Important Rose Gardening Advice On Fertilizers
Feeding your roses, just like watering, is a very important aspect of rose gardening.Â Seek out relevant and practical rose gardening advice on fertilizing your roses even before you start planting. Your roses need three essential natural elements, nitrogen, phosphorus, and potassium, to grow to their full potential. Nitrogen encourages vigorous growth of foliage and canes. Phosphorus provides increased immunity to diseases. Potassium provides assistance in reproduction and development of sturdy roots.Â A good fertilizer contains these three natural elements along with calcium, magnesium, in small quantities, and trace elements of manganese, iron, and boron.
While synthetic fertilizers are manmade from petroleum and its by-products, organic fertilizers are obtained from decomposed fish, bone, seaweed, dried banana peels, manure, canola pellets, etc. You will need to apply synthetic fertilizers frequently, as they do not last very long. Organic fertilizers slowly break down and release nutrients into the soil over a period making it a better choice.Â
You have to guard against over-fertilizing your roses. Excessive nitrogen can lead to ‘leaf burn’ or ‘leaf scorch’ causing leaves to turn brown or yellow and wither away. In extreme cases, your plant could also die if you don’t follow instructions carefully.Â
Sprinkle dry fertilizer on moist soil at the base of the plant after removing the top layer of mulch. Gently spread the fertilizer with a rake. Cover with mulch and water thoroughly. Mix liquid fertilizers carefully as per the instructions on the label. Spray at the base of the plant and directly on foliage. Do not spray fertilizers when the temperature is soaring to avoid leaf burn.Â In spite of precautions, if your rose bush shows signs of leaf burn, rake out the fertilized layer of soil and water deeply. Water can flush out the excessive salts from the soil and restore balance.Â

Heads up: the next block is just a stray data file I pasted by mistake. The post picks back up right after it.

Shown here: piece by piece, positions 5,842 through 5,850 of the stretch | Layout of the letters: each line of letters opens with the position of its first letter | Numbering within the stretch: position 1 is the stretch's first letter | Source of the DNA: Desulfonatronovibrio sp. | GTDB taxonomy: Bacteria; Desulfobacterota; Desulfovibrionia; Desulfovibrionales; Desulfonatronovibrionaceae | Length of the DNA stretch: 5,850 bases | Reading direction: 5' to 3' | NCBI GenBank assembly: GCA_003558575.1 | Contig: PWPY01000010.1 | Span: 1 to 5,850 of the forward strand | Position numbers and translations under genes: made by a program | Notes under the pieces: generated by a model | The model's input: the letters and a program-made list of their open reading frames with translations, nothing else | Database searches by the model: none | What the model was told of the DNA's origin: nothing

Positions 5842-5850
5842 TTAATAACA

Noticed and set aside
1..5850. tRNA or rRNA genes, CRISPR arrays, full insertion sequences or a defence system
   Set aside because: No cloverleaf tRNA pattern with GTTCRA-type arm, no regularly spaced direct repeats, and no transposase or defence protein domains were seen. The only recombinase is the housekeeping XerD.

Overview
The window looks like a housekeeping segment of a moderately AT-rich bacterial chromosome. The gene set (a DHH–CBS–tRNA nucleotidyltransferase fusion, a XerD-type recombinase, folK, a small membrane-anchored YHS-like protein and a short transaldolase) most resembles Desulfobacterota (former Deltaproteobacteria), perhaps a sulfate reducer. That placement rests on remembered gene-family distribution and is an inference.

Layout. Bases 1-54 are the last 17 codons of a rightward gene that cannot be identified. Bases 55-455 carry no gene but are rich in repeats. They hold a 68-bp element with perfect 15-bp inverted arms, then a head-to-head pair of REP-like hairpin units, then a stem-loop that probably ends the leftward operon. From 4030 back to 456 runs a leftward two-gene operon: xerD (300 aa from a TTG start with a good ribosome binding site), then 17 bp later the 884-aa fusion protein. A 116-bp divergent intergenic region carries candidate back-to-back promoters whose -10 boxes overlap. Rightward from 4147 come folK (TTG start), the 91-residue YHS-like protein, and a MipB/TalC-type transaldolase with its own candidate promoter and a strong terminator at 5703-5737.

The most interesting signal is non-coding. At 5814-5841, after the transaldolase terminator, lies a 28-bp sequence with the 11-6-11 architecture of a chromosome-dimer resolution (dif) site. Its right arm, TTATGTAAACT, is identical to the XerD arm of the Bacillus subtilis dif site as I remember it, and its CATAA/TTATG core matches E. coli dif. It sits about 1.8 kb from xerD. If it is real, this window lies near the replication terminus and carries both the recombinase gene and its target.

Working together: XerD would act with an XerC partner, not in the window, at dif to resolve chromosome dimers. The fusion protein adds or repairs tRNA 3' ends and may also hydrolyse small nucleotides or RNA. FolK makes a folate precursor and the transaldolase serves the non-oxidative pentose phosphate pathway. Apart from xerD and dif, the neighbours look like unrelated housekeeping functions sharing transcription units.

Fertilizing at the time of planting can help your rose bush sprout new growth quicker than otherwise. In spring, you will need to fertilize for at least two weeks. In summer, fertilizing once in two weeks with a liquid fertilizer is sufficient. Remember that young plants do not need fertilizing until after their first bloom. Stop fertilizing a month and a half ahead of frost.Â Do not fertilize in fall.
You need to frequently fertilize large shrub roses, climbers, and old garden roses, while hybrid teas don’t require much feeding. Use half the quantity of fertilizer for miniature roses.Â
Leaves with brown or purple edges show a definite lack of potassium while yellowed leaves are a sure sign of lack of iron or excessive calcium. You know it’s time to feed your roses if you notice any of these symptoms.Â
You can use various devices ranging from your own hand to a submersible pump to fertilize your roses. The criterion for determining what would work best for your garden is simply the size of your garden. Few roses mean you can sprinkle or spray the fertilizer. If you have more than fifty roses, you will find that using a siphon device or submersible pump drastically cuts the time you spend on fertilizing your roses.